I live in apple country - Central VA. Some of the BEST here are these wonderful eating apples - Honey Crisp and Pink Lady. I think they would taste food in pie, too, but they usually disappear too fast!

I agree! Two years ago for a

I agree! Two years ago for a Mixed religious celebration (I think it was Hanukistmas, as we call it ; ) I volunteered to make the pies- one pumpkin cheese cake and my very first apple! I live in Portland, OR and did a little checking into some of the better baking apples I should look for. Low and behold, Pink Lady was at the front of the line, along with the steadfast Granny Smith- so I went for those... And, boy-O-boy, did I get accolades and rave reviews through mouths stuffed with pie!!! If you can find em, give Pink Lady's a whirl!!!

I live in Southern Cal, not

I live in Southern Cal, not far from the coast, and not many apples grow well here. However, there is one, "Anna", and it makes a TERRIFIC pie!! I am so lucky to have a tree in our backyard.

Hi, Happy Thanksgiving! I

Hi, Happy Thanksgiving! I work on an apple farm in central PA & used to use only Rome apples for pies, now I use a mixture of apples for my pies, usually Golden Delicious, Cortland, Jonagold & Rome . My boss things they taste wonderful.... YUM !!!

Love granny smith pie holds

Love granny smith pie holds up great

I have to vote for the

I have to vote for the Northern Spy also. Just picked up the last peck a local apple grower had for sale.These will go for the Thanksgiving pies.

I like jonadells,or

I like jonadells,or johnathons for baking has any one ever heard of a wolfriver apple. I saw one once as a little girl on my uncles' farm it was huge and when you bit into it there were big sugar pockets all through it.

We picked Wolf River apples

We picked Wolf River apples as kids but that orchard was bulldozed and I've never seen them again - they were HUGE! And so good. Two made a whole pie! I'm from Michigan - seen Wolf River anywhere else?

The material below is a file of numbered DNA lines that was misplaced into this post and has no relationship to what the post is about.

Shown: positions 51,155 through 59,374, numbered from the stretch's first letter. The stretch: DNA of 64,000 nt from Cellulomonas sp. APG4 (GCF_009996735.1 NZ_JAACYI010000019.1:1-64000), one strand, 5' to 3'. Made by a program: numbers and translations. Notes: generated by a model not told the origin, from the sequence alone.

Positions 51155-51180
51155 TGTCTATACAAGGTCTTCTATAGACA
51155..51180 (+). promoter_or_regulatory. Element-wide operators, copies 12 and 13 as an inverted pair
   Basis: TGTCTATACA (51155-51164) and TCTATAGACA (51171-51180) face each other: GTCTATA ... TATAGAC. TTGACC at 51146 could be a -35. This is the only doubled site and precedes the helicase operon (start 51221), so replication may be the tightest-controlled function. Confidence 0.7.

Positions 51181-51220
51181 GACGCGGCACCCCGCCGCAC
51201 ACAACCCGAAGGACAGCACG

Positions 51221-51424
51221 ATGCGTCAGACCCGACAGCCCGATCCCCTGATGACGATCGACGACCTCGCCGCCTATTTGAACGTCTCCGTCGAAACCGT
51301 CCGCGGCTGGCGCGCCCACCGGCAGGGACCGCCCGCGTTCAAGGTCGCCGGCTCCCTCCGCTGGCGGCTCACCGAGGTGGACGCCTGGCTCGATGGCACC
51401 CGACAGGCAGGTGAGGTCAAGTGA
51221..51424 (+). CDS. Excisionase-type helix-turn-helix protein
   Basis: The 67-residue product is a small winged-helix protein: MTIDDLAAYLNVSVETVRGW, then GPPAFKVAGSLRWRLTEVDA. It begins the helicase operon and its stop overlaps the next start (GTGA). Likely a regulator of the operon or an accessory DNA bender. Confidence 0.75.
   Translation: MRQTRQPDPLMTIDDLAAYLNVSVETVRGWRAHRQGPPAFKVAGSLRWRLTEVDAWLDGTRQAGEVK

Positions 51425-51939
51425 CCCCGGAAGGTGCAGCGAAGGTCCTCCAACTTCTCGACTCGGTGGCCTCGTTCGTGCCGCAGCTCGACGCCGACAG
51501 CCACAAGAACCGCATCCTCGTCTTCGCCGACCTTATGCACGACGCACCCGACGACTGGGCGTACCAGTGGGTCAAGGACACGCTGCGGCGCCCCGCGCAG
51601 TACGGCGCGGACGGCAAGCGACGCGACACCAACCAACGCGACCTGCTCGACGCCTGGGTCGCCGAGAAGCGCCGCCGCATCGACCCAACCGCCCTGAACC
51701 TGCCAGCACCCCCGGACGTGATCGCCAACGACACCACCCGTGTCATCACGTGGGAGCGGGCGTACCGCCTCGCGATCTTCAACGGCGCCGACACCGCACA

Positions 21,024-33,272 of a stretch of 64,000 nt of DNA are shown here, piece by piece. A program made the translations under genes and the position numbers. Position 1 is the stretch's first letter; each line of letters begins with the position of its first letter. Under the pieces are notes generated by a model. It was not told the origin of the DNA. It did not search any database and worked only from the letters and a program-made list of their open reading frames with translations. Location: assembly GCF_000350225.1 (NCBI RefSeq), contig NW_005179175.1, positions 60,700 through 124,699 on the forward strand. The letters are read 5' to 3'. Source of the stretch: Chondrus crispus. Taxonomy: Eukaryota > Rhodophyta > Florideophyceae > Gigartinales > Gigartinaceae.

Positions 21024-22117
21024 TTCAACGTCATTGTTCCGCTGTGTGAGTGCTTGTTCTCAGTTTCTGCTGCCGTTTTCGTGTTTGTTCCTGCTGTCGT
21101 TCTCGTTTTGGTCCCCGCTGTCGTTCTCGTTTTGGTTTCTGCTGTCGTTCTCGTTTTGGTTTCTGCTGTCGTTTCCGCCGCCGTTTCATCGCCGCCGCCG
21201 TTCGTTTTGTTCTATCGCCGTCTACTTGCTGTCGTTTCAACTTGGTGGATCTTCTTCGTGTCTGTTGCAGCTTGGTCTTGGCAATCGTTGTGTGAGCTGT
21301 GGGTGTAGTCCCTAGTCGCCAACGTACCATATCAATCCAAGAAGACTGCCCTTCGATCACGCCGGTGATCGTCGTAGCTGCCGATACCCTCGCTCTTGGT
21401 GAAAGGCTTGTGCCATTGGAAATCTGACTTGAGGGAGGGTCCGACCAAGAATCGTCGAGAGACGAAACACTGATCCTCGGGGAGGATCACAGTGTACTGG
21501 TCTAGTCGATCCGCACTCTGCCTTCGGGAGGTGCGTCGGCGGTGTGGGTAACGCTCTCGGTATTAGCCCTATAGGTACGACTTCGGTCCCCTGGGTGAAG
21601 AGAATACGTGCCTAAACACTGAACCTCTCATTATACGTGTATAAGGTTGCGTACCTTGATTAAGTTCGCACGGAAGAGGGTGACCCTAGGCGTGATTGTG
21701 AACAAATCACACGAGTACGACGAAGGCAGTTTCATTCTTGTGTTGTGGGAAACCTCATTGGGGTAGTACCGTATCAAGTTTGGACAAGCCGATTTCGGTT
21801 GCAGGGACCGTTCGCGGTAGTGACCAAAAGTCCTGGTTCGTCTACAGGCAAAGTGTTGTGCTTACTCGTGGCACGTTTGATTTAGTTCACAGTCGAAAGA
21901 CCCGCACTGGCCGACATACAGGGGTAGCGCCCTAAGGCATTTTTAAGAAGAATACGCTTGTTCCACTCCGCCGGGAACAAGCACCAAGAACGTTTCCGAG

WolF River Apples...YES! I

WolF River Apples...YES! I saw some at Freeman's Orchard in Hendersonville NC last week. Haven't had any in quite a while, but they're an old time favorite around this area. :~)

I don't know if you'll get

I don't know if you'll get this, but I get them at the Michigan State University fruit sale. They are gigantic and my kids love them. Don't know if you're in the range of the university, but it's the only place I've seen them.

Carlene, We just bought 1/2

Carlene, We just bought 1/2 bushel of Wolf River Apples at a local orchard on State Hwy 49 about 2 miles east of Hwy 151 in Wisconsin near the Horicon Marsh which is about 60 miles north of Madison, Wisconsin. We used to have two trees in our yard in Milwaukee but they were removed when damaged in a wind storm.

Hi, I have been growing the

Hi, I have been growing the wolf river apples for about 18years.... they are huge and produce tons of apples,they are biennial,but still produce in the off year. This year I had to give a lot of them away, too much from one tree......... they were really sweet this year too, not usually that juicy.... great for applesauce. We had one on the property that was close to 100 years old and when it died, we had to plant 2 more..... lost one to some kind of bug, but its buddy is doing well.....some years you can't put your hands around them, other times they are huge, but not that big... depends on the weather.....we are in the upper peninsula of Michigan right on lake superior...